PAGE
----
Lack of inter-muscular coherence of axial muscles in Pisa syndrome

Abstract

Background

Pisa syndrome is a lateral deviation of the trunk described in Parkinson's disease (PD). Its etiology is still unknown; advanced muscular signal analysis techniques, such as inter-muscular coherence, could help clarifying its pathophysiology and suggest therapeutic strategies.

Methods

Fourteen idiopathic PD subjects with a lateral deviation of the trunk of at least 10° were included. Electromyographic (EMG) signal was recorded from bilateral thoracic, and lumbar para-spinal and obliqui externi muscles. The synchronization between EMG right and left side signals was quantified using the magnitude-squared coherence function.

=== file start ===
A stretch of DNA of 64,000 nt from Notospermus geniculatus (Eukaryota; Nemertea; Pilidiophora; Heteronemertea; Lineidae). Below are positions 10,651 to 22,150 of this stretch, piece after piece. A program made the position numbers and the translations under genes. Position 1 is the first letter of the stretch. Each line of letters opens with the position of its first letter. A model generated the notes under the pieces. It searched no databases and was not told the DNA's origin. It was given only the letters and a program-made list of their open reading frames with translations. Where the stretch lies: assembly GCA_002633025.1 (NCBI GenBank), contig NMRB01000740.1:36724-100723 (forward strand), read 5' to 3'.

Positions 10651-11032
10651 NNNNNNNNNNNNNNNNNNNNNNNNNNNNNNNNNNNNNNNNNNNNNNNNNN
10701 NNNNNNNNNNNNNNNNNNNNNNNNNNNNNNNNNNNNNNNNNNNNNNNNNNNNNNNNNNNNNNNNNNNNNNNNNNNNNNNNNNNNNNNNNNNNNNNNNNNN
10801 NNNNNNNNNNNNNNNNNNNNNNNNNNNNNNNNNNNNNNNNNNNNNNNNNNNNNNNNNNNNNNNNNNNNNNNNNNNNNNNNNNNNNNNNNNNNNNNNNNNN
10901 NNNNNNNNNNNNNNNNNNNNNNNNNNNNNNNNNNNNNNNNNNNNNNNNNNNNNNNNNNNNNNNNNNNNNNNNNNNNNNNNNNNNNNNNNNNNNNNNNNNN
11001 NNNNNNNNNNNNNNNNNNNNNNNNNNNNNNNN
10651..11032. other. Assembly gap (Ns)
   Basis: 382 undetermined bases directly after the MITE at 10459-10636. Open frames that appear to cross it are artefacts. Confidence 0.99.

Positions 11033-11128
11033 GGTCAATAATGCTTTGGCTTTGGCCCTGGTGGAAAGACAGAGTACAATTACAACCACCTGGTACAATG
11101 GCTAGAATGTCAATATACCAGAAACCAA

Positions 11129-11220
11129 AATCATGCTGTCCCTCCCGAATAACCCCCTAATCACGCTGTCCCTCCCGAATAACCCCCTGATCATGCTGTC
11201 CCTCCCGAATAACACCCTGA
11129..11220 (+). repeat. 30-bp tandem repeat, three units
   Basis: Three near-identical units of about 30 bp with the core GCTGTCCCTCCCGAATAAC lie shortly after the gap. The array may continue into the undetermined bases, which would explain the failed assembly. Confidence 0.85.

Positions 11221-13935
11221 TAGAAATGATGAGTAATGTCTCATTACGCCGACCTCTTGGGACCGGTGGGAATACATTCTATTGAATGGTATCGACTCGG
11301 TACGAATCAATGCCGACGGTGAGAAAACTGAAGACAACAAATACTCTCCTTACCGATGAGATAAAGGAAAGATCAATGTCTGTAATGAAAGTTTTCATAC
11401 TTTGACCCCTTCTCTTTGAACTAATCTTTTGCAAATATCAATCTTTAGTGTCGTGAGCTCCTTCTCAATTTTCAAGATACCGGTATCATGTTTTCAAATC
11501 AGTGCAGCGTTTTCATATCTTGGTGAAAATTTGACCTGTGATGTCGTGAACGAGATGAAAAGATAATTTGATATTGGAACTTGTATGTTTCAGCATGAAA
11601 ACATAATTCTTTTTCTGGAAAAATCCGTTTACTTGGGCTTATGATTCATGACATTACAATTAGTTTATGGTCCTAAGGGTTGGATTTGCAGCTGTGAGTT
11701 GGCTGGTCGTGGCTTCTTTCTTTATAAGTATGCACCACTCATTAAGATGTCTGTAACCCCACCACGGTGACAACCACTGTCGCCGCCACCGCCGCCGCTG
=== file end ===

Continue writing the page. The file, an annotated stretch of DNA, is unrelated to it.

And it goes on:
Results

In our sample, coherence (range 0–1) did not exceed 0.3, which indicates a lack of intra-muscular coherence.

Conclusion

This finding is suggestive of a defective muscular fine-tuning, which has been associated with bradykinesia. These data support the hypothesis of PS as a clinical sign of bradykinesia, impacting on therapeutic and rehabilitative options.



Uremia presented as acute cranial neuropathy


Desensitization of two young patients with infantile-onset Pompe disease and severe reactions to alglucosidase alfa

Abstract